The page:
Sonoma Academy, Janet Durgin Guild and Commons
The Janet Durgin Guild and Commons at Sonoma Academy is the first project to be awarded both Zero Carbon and Petal Certification by the International Living Future Institute! It is the first Zero Carbon Certification in California, and the fourth Petal Certification in California.
The Sonoma Academy educational experience is grounded in a rigorous college preparatory framework, but it goes much further. Multidisciplinary and cutting-edge, Sonoma Academy gives students the ability to ask the hard questions, and the tools to answer them. This is especially evident in the new Janet Durgin Guild & Commons building, which houses maker and digital media studios, student support services, indoor / outdoor dining, an all induction commercial kitchen, and a teaching kitchen / meeting room that overlooks the school’s productive gardens and the maker classroom patio. Sonoma Academy’s guiding principles of creativity, inclusive community, exploration, and innovation, coupled with a humanistic approach to education, were the inspiration for the two sweeping floors that begin in the heart of the campus and face the horizon with amazing views of Santa Rosa. Sliding screens, automated shades, visible radiant system controls, and deep overhangs relay how the building responds to climate. Regionally-sourced low carbon block, ceramic tiles, reclaimed beams, and exterior and interior sliding are paired with regionally-made lamps and furniture to celebrate community. The living roof attracts pollinators, houses photovoltaics, and connects to tiered planters that filter greywater and stormwater for reuse. The project achieved LEED Platinum, and is seeking ZNE, WELL Education Pilot, and LBC Petal certification.
WRNS Studio was engaged by Sonoma Academy to update their master plan and to design the second phase of development and the 19,500 sq ft Janet Durgin Guild & Commons. The campus is situated at the base of Taylor Mountain, a prominent regional park and open space preserve distinguished by grassy hillsides, oak woodlands, and creeks. At two-stories, the y-shaped Durgin Guild & Commons nestles into the hillside, utilizing the slope to form clear programmatic levels while framing views to downtown Santa Rosa. The landscape supports pathways and habitats by flowing over and around the terraced learning environment.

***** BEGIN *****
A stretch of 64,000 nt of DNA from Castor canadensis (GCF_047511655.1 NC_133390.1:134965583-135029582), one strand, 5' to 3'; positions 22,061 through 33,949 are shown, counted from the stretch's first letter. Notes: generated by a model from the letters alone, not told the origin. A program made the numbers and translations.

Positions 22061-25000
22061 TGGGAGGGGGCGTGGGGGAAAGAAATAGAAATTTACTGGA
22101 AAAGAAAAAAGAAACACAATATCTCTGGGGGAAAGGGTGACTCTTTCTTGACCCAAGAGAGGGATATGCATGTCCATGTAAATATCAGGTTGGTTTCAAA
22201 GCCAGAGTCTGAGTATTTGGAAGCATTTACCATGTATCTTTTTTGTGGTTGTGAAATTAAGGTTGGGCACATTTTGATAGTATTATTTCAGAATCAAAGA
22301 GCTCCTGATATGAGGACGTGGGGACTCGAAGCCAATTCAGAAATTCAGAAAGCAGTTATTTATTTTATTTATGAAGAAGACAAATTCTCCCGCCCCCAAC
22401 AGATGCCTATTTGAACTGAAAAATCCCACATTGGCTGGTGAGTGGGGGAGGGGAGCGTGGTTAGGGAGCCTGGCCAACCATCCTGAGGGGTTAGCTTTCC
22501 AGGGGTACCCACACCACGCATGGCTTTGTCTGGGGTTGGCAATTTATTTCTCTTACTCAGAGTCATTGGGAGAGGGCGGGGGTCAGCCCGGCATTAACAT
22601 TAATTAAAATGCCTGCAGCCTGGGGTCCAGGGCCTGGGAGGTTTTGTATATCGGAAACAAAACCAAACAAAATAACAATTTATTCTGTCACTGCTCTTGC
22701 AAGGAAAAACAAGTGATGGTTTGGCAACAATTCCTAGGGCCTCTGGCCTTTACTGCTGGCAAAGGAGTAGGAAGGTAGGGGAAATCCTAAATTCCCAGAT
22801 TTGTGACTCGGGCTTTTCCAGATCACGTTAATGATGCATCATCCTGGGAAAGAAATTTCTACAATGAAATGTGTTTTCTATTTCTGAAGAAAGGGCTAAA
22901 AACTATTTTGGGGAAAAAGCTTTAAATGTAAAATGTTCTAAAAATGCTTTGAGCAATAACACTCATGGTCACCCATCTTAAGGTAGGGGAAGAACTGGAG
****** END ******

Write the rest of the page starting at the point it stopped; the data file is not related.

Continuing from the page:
In two sweeping floors, Durgin Guild & Commons provides the tools for students to become innovators and invites the community to participate in the academic process. The Guild, on the lower level, blends a mix of maker spaces — wood assembly, metal shop, digital media, and robotics — into an innovation space designed to adapt over time. The Commons, on the upper floor, serves as a multi-use dining and events center, hosting daily lunches and academy events for students to dine, socialize, or spend a quiet moment alone.
The design team addressed Sonoma Academy’s core values of engagement, wellness, inclusivity, and sustainability by embedding indoor / outdoor learning into the DNA of the new building. The Commons’ generous operable windows pull in sunlight and fresh air while sliding doors allow for the students to spill outside under the patio’s slatted roofs. The lower level Guild incorporates large garage doors opening out onto a patio, garden, and surrounding outdoor teaching areas. The garden acts as classroom, park and gallery in which making with tools, nature, and technology blend. Further reinforcing a nature connection, locally sourced reclaimed wood is integrated throughout — interior walls, farm tables, benches — with more than 80% of the interior spaces having natural light.
Janet Durgin Guild & Commons demonstrates the symbiosis between the school community, the natural environment, and the regional economy. Highly engaged parents and stakeholders led “coffee chats,” driving the conversation about sustainable goals and issues of equality. Sonoma County-based craftspeople provided much of the materials, reducing material transportation costs while demonstrating local resourcefulness in the use of low-carbon earth blocks. A farm-to-table program is part of the curriculum and daily life — educating students about equity issues and the environmental impacts of food production and distribution within the regional economy while providing them with healthy meals. Janet Durgin Guild & Commons is designed to be a literal representation of the school’s mission, underscoring the belief that schools can be incubators for unbridled inventiveness and pathways to a more sustainable future.